JR: It’s terrible to think of men doing that, but they do. Men have the notion that they have the power to reproduce, and they don’t want that power taken away from them. They associate that power with the economy and the well-being of the community.

LP: And yet prohibiting the management of fertility actually has negative consequences to the community.

JR: Yes, that is correct.

LP: Do you see the motivations of women to control fertility consistent throughout history?

JR: There’s no way to deal with it statistically. You just have to extrapolate the factors that you think would be at work, other than the occasional individual. Spacing has to account for some of it – just like Germanus’s mother. We’re dealing with human nature here. The motives should the same in antiquity, the Middle Ages, and the present.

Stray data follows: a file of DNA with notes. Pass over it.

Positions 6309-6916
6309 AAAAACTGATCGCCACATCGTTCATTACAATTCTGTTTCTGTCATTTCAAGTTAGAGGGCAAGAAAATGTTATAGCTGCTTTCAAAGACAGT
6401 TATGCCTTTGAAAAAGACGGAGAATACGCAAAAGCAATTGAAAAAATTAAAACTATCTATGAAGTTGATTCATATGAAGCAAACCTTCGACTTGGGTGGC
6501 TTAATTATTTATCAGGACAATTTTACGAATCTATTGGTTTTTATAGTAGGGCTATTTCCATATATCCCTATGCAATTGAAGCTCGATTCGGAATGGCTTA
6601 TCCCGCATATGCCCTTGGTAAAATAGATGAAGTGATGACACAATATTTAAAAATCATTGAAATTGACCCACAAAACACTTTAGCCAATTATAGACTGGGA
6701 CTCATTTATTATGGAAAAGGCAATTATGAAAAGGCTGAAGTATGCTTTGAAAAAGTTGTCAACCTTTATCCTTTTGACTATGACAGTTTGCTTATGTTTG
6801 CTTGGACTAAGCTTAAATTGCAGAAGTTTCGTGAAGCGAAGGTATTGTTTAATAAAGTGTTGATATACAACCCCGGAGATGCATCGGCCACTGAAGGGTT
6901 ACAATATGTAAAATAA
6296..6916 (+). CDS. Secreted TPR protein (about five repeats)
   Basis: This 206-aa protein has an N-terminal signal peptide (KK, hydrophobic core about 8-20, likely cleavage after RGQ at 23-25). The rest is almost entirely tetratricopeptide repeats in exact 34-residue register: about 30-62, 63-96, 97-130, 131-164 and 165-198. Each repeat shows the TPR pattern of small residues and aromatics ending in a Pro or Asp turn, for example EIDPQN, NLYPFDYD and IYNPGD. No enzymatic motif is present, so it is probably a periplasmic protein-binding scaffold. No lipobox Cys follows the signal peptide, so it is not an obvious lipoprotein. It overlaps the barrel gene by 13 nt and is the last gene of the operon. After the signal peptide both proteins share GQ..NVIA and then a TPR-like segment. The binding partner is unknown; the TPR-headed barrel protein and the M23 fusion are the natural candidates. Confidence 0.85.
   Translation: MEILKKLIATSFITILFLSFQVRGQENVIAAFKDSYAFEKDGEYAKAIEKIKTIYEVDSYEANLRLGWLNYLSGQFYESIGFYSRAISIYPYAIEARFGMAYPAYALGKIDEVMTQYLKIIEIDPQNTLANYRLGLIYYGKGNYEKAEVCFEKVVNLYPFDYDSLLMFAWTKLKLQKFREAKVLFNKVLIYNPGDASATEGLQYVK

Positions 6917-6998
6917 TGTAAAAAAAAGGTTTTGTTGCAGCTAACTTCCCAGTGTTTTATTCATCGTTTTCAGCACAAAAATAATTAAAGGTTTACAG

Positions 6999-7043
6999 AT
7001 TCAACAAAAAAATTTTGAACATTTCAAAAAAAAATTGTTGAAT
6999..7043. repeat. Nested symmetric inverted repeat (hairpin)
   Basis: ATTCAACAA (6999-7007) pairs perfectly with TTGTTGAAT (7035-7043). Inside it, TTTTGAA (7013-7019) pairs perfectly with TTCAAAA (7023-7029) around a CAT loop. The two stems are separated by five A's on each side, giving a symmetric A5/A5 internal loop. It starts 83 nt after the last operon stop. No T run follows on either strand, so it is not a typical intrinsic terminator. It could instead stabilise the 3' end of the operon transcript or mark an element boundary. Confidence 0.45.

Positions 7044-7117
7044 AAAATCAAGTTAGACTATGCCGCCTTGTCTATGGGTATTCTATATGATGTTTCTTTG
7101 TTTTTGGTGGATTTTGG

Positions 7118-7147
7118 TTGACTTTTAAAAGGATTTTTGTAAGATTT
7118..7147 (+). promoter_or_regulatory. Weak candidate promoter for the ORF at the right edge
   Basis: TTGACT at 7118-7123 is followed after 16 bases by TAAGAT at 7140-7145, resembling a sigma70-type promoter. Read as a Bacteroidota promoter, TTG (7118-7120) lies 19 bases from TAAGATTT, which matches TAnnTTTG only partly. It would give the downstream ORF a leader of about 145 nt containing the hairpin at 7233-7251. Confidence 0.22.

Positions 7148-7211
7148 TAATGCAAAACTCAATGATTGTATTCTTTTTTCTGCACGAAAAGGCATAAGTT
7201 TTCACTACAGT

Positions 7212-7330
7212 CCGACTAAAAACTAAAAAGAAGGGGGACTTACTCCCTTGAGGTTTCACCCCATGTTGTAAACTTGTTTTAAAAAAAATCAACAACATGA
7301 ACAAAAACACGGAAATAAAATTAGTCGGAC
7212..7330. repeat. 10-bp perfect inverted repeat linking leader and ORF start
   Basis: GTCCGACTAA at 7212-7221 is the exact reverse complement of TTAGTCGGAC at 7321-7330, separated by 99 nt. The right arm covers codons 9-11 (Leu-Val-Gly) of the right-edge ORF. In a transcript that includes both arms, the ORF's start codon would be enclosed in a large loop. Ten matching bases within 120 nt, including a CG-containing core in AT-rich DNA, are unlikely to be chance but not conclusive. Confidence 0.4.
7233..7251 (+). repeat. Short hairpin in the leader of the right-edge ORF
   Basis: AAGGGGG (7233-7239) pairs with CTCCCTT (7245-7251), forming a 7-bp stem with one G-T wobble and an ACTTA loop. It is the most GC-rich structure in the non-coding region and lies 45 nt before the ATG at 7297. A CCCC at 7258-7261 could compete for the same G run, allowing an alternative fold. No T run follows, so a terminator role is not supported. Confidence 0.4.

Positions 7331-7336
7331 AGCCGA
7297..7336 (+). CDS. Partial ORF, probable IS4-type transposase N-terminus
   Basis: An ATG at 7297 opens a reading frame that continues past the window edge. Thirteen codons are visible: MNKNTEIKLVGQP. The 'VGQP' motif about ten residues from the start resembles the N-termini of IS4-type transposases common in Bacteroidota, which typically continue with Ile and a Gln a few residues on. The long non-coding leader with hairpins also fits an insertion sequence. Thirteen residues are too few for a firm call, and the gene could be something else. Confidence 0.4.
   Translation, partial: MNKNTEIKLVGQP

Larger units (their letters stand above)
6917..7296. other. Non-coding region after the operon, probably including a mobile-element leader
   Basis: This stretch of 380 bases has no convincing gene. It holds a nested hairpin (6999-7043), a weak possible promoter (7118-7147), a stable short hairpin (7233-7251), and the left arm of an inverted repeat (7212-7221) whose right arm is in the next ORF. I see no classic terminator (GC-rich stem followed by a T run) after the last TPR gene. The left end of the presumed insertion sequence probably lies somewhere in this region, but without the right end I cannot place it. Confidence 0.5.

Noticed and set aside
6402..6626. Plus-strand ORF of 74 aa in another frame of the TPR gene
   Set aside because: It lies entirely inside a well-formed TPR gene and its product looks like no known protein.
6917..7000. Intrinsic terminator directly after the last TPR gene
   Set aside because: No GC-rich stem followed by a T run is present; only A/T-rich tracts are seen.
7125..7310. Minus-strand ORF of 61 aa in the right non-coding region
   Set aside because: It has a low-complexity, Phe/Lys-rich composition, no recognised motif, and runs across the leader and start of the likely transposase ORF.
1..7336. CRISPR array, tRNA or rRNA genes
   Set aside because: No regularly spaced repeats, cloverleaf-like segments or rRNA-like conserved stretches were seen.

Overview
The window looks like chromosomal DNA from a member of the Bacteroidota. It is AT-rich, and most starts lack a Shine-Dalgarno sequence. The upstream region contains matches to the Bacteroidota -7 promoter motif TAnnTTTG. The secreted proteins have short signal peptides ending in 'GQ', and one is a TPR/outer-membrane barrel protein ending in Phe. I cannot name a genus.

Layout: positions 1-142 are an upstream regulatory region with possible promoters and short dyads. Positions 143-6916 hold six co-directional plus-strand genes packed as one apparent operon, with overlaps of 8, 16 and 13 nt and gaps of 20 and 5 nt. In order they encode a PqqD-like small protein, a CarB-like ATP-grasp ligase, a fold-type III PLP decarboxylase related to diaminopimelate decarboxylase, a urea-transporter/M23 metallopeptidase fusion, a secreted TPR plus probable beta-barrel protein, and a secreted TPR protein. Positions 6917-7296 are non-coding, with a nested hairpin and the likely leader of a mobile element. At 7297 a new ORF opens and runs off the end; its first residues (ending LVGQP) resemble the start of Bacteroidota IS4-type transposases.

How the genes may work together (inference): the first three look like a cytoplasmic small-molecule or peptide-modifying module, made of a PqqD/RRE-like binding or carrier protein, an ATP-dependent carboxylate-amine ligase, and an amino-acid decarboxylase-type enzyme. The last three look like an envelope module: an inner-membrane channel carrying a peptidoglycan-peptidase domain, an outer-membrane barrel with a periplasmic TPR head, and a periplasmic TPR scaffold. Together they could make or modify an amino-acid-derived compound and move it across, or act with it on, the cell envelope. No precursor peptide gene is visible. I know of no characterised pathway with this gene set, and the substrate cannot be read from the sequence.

Why is it that in the United States that it tends to become associated with politics? Some states outlawing abortion and others not? From the point of view of jurisprudence, the thing that comes into play in Roe v. Wade was that she (Roe) wanted an abortion but couldn’t get one because she couldn’t afford it. Why should one person have a right in a state and another not? The question becomes economic.

On the question of when life begins, there is so much that isn’t measurable. If you’re going to talk about life beginning at conception, well, is it when the sperm enters the egg? One of the various stages after that? Implantation? Would Queen Anne’s lace, the seeds of which women have used after coitus to control fertility, be considered an abortifacient?